On this day 15 years ago on Jan. 11th, 2005, I lost a dear friend whom I admired. And to this very day, his passing still weights heavy because he will always be in my heart. And that person’s name is Jimmy Griffin (as seen above on right). Truth is, we lost a global superstar. Not only did we lose a superstar of the music world, but we also lost an outstanding man with a gentle soul. He was charming in character and with cultural refinement. I am speaking of the co-founder to the soft rock mega-group BREAD. He was the singer/songwriter/musician, Mr. James Arthur ‘Jimmy’ Griffin. Jimmy’s background reads like an historical novel while revealing the many twists-and-turns of hectic life in the music business. So much so, that I need to share his story publicly. Hailing from Memphis, TN and after graduating from Kingsbury High in 1962, Jimmy traveled to Los Angeles to visit his former neighbors also from Memphis, Johnny & Dorsey Burnett. The Burnett Brothers had recently relocated there to become established musicians and encouraged young Jimmy to come for a visit. Upon that visit and through those initial business contacts, Jimmy landed a record deal with Reprise Records and never looked back.

Jimmy and his long ascent to fame is such a remarkable and inspiring story. Consider this; Griffin wrote songs that were recorded by, Gary Lewis and The Playboys, Brian Hyland, Leslie Gore, Ed Ames, Bobby Vee, The Standells, Sandy Nelson, Cher, and many more. And all this was done during the developing period of the cultural phenom called Rock ‘N’ Roll. In the middle 1960’s Griffin soon landed several small acting roles in the movies, “For Those Who Think Young” and “None But The Brave.” But an incredible surprise came in 1970 when Griffin won an Academy Award for co-writing the Carpenters song “For All We Know” from the film “Lovers and Strangers.” Plus, while reaching further heights, and as mentioned earlier, Jimmy Griffin was the co-founder of the pioneering soft rock group, Bread. If the truth be known, Bread had more charted singles in Billboard Magazine and was awarded more gold & platinum album awards than many of their contemporaries. Their music was so popular that it helped create a new radio format, Adult Contemporary. Years later, Jimmy relocated back to Memphis and recorded an album with Terry Sylvester formerly of the popular British group, The Hollies. Still later, Griffin moved to Nashville where he revived his career with even more hits and stardom. Plus, he was back on the charts again!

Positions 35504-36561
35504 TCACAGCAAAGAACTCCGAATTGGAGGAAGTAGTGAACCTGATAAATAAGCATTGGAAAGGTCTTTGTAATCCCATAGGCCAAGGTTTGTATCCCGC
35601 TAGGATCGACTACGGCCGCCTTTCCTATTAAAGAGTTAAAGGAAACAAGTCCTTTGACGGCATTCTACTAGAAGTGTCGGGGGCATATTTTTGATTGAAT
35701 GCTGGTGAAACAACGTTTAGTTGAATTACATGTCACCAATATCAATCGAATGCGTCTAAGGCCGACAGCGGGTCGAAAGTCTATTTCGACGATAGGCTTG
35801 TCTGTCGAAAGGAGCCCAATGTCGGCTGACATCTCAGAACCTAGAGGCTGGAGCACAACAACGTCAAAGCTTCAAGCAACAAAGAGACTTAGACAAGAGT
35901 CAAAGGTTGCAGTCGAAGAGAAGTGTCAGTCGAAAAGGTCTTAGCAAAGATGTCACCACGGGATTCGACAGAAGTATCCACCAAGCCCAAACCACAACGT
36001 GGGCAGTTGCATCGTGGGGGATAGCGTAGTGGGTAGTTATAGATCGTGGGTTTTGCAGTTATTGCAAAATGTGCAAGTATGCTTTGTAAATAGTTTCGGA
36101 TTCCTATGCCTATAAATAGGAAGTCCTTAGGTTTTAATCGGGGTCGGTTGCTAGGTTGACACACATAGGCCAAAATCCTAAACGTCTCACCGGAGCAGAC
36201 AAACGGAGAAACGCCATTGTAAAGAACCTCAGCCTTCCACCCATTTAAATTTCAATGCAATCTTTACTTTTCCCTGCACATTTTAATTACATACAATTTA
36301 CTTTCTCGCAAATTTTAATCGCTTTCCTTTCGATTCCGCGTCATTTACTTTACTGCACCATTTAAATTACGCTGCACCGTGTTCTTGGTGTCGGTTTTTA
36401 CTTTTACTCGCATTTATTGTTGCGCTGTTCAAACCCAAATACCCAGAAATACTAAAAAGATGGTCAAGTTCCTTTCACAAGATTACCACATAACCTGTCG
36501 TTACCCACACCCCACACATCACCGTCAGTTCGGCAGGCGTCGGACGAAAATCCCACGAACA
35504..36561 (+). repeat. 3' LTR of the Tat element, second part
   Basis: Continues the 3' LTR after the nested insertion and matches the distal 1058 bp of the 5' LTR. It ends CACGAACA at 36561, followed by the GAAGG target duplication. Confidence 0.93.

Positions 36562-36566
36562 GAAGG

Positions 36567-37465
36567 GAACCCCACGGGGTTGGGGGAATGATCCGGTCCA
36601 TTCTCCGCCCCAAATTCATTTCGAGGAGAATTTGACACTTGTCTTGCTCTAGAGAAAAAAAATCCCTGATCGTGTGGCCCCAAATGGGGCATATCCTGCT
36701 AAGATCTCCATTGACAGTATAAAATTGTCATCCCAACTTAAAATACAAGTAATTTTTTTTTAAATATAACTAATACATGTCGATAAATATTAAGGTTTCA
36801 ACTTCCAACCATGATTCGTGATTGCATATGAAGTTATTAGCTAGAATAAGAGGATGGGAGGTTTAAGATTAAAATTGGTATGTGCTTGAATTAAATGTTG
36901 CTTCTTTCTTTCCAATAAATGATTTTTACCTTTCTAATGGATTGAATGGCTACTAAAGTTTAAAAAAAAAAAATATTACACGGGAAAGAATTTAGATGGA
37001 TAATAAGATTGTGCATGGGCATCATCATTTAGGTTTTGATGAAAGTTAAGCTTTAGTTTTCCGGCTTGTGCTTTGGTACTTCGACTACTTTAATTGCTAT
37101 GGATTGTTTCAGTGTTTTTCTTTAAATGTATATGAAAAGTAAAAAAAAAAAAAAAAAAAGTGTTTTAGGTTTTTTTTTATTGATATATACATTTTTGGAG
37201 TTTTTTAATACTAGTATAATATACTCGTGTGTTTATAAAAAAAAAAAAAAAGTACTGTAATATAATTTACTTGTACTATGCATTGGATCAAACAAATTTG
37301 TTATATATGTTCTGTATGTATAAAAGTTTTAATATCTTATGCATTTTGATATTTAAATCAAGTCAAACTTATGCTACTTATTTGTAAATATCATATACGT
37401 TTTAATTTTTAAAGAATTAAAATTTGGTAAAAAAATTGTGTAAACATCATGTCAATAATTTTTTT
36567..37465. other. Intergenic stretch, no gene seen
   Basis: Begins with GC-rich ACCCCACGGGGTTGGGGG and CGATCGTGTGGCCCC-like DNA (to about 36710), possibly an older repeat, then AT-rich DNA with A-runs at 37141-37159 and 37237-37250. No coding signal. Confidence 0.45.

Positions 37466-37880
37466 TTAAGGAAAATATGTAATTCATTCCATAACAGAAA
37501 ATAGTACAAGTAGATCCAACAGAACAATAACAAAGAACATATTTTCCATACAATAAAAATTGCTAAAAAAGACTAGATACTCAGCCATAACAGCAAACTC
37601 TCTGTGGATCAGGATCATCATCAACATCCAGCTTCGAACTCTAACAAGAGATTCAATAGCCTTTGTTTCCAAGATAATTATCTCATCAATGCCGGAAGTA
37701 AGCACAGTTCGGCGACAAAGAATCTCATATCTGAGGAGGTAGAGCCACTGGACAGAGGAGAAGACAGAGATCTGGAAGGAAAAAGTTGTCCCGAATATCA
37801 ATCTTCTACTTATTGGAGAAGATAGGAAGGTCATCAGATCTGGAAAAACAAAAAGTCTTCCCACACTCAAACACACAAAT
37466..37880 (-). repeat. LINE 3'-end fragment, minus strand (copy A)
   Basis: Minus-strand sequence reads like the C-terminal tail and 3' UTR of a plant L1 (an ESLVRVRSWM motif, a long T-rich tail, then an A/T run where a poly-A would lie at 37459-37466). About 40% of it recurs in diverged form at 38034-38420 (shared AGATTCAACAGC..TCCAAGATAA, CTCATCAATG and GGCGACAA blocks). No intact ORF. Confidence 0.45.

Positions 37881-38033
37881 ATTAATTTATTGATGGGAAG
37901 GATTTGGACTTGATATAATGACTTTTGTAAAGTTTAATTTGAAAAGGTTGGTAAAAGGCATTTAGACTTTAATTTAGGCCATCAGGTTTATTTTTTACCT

Me personally, I was so inspired by Jimmy Griffin’s grand accomplishments that I included an entire chapter (chapter #20) of his long career in my non-fiction memoir titled, “The Rock Trenches ~ Journal of a Music Industry Executive” (available at Amazon Books online). This is must reading for music lovers and those of inquisitive minds.

 So, in my recognition of this 15th year of Jimmy Griffin’s passing, I can honestly say that I am disappointed from the lack of career recognition that Jimmy Griffin has received in Memphis which supposedly is a landmark music town. Let it be known, I have a major gripe. I angrily shake my finger at those who claim any musical knowledge of his hometown’s historic heritage and have somehow overlooked him. First of all, those decision makers from his hometown have not done anything to preserve his good name and honor it with a ceremonial plaque, or a famed Music award to the music legends from Memphis, or any institutional recognition of his greatness in local museums. It drives me absolutely bonkers when those so-called 'music experts’ from his hometown that in turn want to acknowledge and worship a 1980's rock band who never even had a hit record and then they institutionalized the band (now defunct) with greatness that never happened. And I should know as I promoted their record(s) all of which never got off the ground. Or how about the local institution that recognized a record producer (deceased) who, without consulting others, unceremoniously self-proclaimed himself as the designated speaker for an entire music community and boastfully talked his way into being (falsely) honored. In a business of monumental hype, I think those gullible believers on that approval committee have completely gulped-down the big one. And now they are trying to drum-up support for a nobody named Fav Talco & Penis Burns. What's wrong with these decision makers in Griffin’s hometown? Where are the officials who are in an authoritative position and control the ‘nominees’ names while denying Griffin from being awarded and deserving his rightful place in the music history in his very own hometown. What's wrong with this picture? As a long-time and accomplished music industry veteran, I think those official decision makers need to have their monster egos checked with a giant dose of reality, or they should be replaced.